The system I went with is really simple. The Sun’s directional light rotates 360 degrees about it’s origin, creating what could be visualized as a clock face. So at any time of day, you can get an angle out of 360 degrees. I decided to divide the day up into equal pieces, picking 12 angles, each 30 degrees around the circle, starting with 0 at midnight. For each angle, I defined a diffuse and specular colour. As time passes and the light’s direction rotates, we can calculate the new angle the light is pointing along, find which of the angles it is between and how far it is between them, and then interpolate between the selected colour values. I chose my colour values pretty arbitrarily, but tried to have them similar to what I think Sunlight looks like at an equivalent time of day. Obviously, all of the values at night are 0. I left ambient light at a flat value for now.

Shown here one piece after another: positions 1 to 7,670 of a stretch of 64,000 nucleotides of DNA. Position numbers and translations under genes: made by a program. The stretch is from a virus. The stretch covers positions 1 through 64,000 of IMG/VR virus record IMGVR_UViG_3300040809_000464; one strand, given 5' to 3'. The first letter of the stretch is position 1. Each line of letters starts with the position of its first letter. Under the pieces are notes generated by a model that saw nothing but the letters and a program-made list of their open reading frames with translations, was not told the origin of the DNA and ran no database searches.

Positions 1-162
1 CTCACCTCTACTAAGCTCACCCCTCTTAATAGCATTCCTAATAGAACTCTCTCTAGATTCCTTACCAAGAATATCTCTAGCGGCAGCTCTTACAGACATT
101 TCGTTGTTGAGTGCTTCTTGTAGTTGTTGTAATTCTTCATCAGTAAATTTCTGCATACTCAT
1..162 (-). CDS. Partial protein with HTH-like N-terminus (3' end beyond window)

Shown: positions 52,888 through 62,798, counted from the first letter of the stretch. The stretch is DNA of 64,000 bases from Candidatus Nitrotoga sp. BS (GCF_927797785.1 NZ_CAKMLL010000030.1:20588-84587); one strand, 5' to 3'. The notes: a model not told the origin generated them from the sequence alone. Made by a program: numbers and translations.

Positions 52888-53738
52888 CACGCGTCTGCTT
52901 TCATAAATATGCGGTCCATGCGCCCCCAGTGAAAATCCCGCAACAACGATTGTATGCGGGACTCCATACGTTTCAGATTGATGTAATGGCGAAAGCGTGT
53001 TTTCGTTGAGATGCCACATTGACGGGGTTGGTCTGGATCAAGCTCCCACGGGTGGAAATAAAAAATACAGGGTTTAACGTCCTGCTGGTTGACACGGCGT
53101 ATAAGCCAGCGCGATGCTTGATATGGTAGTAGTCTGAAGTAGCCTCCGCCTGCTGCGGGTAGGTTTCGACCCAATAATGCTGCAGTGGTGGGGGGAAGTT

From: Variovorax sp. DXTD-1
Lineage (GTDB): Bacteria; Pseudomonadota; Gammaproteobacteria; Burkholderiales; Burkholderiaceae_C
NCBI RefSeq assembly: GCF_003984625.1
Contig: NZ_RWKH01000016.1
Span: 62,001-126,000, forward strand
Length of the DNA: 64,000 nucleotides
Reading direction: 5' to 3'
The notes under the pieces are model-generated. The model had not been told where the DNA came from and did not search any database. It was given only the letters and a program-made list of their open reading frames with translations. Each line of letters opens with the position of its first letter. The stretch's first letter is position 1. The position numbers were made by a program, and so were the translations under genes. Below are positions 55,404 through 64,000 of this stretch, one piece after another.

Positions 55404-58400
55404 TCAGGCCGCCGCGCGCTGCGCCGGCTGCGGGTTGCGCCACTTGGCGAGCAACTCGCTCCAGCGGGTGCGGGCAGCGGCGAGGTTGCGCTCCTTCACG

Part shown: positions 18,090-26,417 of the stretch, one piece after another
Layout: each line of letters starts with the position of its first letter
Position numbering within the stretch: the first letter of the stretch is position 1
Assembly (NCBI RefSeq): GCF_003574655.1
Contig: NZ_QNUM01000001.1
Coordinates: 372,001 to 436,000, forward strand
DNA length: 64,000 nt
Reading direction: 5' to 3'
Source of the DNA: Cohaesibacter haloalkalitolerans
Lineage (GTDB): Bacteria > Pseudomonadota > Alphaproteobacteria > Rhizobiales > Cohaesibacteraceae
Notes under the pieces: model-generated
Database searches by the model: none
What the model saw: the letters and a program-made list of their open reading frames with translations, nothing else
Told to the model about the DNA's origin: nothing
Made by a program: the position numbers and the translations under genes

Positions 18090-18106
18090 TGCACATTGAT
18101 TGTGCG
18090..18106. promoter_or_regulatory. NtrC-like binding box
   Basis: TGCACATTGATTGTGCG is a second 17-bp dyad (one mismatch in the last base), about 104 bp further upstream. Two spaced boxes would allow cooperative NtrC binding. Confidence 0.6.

static const double DEG_PER_MILLI = 360.0 / 86400000.0; // the number of degrees per millisecond, assuming you rotate 360 degrees in 24 hours.
static const XMFLOAT4 SUN_DIFFUSE_COLORS[] = {
	{ 0.0f, 0.0f, 0.0f, 1.0f },
	{ 0.0f, 0.0f, 0.0f, 1.0f },
	{ 0.0f, 0.0f, 0.0f, 1.0f },
	{ 0.9f, 0.2f, 0.2f, 1.0f },
	{ 0.98f, 0.86f, 0.2f, 1.0f },
	{ 0.8f, 0.8f, 0.6f, 1.0f },
	{ 0.8f, 0.8f, 0.8f, 1.0f },
	{ 0.8f, 0.8f, 0.6f, 1.0f },
	{ 0.98f, 0.86f, 0.2f, 1.0f},
	{ 0.9f, 0.2f, 0.2f, 1.0f },
	{ 0.0f, 0.0f, 0.0f, 1.0f },
	{ 0.0f, 0.0f, 0.0f, 1.0f }

	{ 0.0f, 0.0f, 0.0f, 1.0f },
	{ 0.0f, 0.0f, 0.0f, 1.0f },
	{ 0.0f, 0.0f, 0.0f, 1.0f },
	{ 0.5f, 0.5f, 0.5f, 1.0f },
	{ 0.8f, 0.8f, 0.8f, 1.0f },
	{ 1.0f, 1.0f, 1.0f, 1.0f },
	{ 1.0f, 1.0f, 1.0f, 1.0f },
	{ 1.0f, 1.0f, 1.0f, 1.0f },
	{ 0.8f, 0.8f, 0.8f, 1.0f },
	{ 0.5f, 0.5f, 0.5f, 1.0f },
	{ 0.0f, 0.0f, 0.0f, 1.0f },
	{ 0.0f, 0.0f, 0.0f, 1.0f }

XMFLOAT4 ColorLerp(XMFLOAT4 color1, XMFLOAT4 color2, float interpolator) {
	//x + s(y - x)
	XMVECTOR c1 = XMLoadFloat4(&color1);
	XMVECTOR c2 = XMLoadFloat4(&color2);
	XMFLOAT4 newcolor;